As Turner turned his attention back to the phone, Moldenauer went on muttering about how underused they were, their boring assignment tailing Alex not being up to their competence level.
“Yessir, I sure will, sir!” Turner said. “That sounds like a great idea, yessir. We’ll get right on it.” He was about to hang up, but remembered something. “Sir, are you still there? Sir?” Evidently receiving an affirmative answer, he asked, “What is she driving, do you know, sir? New Saturn. Texas tags, NHC-29C…oh, 29Z. Uh huh. Sure. Uh…repeat on the color, sir? That spelled T-E-A-L? Yessir. Thanks.”
He jammed his phone back in his pocket and announced, “We’re going on over to little Red Riding Hood’s residence now and have a nice talk. See if she thinks the big bad wolf might be hiding at Grandma’s house. Somebody’s checking there, too. If she’s not at home, we’ll try to enlist the cooperation of the Texas PO-lice and find her on the road.” He gave Alex a mock salute, inclined his head sharply at Moldenauer, and the two left, marching smartly in step all the way.
About the time they reached the door, Alex heard Turner ask Moldenauer, “What color is teal, anyway?”
Alex glanced at the clock as Agents Moldenauer and Turner slunk back into the salon. 2:30. Noticeably missing was the air of allied smugness that had dominated the room earlier. Gone, too, Turner’s annoying pocket jingling. Turner had parked himself uninvited in the unoccupied styling chair next to Alex’s area. Moldenauer hesitated but must have decided he was tired of standing, too, and opted for a comfortably reclined chair at the shampoo sink.
“Dear me,” Alex crooned. “You boys seem so, well…depleted. Has the starch in your shorts relaxed? And Mr. Muldoon, honey, you’re all slumped over. I do so admire your usual posture. A model for us all, I’m sure.”
“You weren’t such a smart mouth when we started closing in on your brother-the-felon were you, Albert?” Turner taunted. “Something cheered you right up. What happened, did you hear from dear Jacob?”
“No, I haven’t heard a thing. But you haven’t either, have you, sugar? And what about Tina? Did she slip through your little dragnet?”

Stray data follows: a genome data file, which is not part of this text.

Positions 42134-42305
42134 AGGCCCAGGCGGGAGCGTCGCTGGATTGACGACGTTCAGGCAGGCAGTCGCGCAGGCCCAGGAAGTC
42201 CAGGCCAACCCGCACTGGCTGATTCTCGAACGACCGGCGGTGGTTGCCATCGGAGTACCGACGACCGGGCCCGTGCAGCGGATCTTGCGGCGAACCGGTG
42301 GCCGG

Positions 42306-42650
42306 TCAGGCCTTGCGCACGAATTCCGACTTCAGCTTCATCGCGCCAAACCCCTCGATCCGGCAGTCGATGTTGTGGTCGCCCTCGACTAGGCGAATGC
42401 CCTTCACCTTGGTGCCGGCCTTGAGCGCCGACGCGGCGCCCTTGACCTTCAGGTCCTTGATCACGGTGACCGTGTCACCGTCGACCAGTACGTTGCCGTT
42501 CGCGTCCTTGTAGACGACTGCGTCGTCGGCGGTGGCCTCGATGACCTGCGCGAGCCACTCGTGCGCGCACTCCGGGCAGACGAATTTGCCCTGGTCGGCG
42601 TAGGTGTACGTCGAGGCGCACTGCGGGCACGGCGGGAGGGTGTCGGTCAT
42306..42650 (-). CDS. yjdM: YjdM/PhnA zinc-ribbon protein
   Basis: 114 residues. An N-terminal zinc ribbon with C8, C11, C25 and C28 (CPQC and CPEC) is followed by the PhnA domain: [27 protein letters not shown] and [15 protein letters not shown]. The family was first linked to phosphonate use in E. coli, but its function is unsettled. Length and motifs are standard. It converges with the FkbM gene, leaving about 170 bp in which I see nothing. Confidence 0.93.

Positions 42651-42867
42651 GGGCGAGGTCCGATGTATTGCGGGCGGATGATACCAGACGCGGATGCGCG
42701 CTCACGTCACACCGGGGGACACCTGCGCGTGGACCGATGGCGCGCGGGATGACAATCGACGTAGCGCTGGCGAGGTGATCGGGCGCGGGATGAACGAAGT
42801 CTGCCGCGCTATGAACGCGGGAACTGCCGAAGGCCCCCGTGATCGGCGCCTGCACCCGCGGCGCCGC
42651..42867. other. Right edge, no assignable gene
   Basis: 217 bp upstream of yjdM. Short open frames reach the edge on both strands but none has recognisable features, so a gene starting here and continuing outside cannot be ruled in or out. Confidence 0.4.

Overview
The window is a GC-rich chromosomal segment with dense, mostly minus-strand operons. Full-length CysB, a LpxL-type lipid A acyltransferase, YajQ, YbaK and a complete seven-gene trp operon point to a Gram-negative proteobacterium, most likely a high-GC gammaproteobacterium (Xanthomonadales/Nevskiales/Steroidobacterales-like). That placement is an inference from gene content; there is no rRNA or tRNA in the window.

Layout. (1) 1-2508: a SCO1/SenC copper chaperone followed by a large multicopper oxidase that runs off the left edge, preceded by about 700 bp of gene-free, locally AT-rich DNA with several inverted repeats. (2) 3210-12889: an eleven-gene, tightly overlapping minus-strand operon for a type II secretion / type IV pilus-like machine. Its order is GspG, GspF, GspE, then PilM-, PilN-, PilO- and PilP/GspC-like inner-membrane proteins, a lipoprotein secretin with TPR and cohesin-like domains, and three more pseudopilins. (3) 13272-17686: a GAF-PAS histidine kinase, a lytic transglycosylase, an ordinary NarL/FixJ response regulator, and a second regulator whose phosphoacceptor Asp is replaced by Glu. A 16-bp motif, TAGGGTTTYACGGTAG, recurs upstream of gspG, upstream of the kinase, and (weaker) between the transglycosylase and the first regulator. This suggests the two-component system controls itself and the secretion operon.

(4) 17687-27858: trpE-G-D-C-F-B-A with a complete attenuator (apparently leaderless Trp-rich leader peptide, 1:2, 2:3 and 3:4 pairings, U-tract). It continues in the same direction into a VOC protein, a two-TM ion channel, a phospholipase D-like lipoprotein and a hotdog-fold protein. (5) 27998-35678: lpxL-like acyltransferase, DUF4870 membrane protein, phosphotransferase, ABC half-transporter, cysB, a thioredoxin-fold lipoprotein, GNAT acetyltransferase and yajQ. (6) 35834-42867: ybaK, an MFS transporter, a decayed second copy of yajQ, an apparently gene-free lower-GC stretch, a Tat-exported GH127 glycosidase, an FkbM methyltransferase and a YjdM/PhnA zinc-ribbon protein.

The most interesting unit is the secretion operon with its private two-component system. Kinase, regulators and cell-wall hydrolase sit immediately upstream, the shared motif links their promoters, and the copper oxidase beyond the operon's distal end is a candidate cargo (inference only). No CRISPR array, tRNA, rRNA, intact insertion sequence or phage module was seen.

What’s the matter with me, Alex wondered. What is it about those guys that sets me off? I’m not doing Jake or Tina any good by making them mad.
“No, we didn’t find Ms. Hilbert. She evidently expects to be away for some time; we talked to a neighbor who was walking her Schnauzer.” Moldenauer sputtered. “And of course we couldn’t interest the Texas highway patrol to watch for her.” He noted the smile on Alex’s face. “You can laugh now, Nancy-boy, but before this is all over, we’re going to have a tea party for y’all. In prison. You, Hilbert, and probably her grandparents. It’s against the law to aid and abet a felon, you know.”
Alex’s last client tipped him and left, allowing him to devote his full attention to the agents. He felt suddenly, dreadfully weary, too weak to stand. He dropped into his styling chair and pivoted so he could look directly at each of them.
“Yes, I do know that.” No affectation now. “And I’d willingly aid and abet Jake if it were in my power to do so. I’d go to prison for him if I could.” His voice thick, “I’d take a bullet for my brother, but the deal is, he feels the same way about me, and wouldn’t put me in any kind of danger physically or legally if he could help it. I’m sure that’s why I haven’t heard from him.”
Both men were sitting up straight now, listening.
“I know my brother’s character, and I’m absolutely certain that the little boy, if Jake has him, is safe. Just as his own son was safe two years ago.” He paused, looking from one to the other. “The last chapter in this story hasn’t been written, gentlemen, but when it is, you will find the situation is not as it appears at this moment.”
He stood up and prepared to go home. As he watched them stand and finger-press the front creases in their pants, compassion moved him. He spoke gently,
“Some day you men will realize your assignment to follow me was even more of a slap in the face than you think it is.”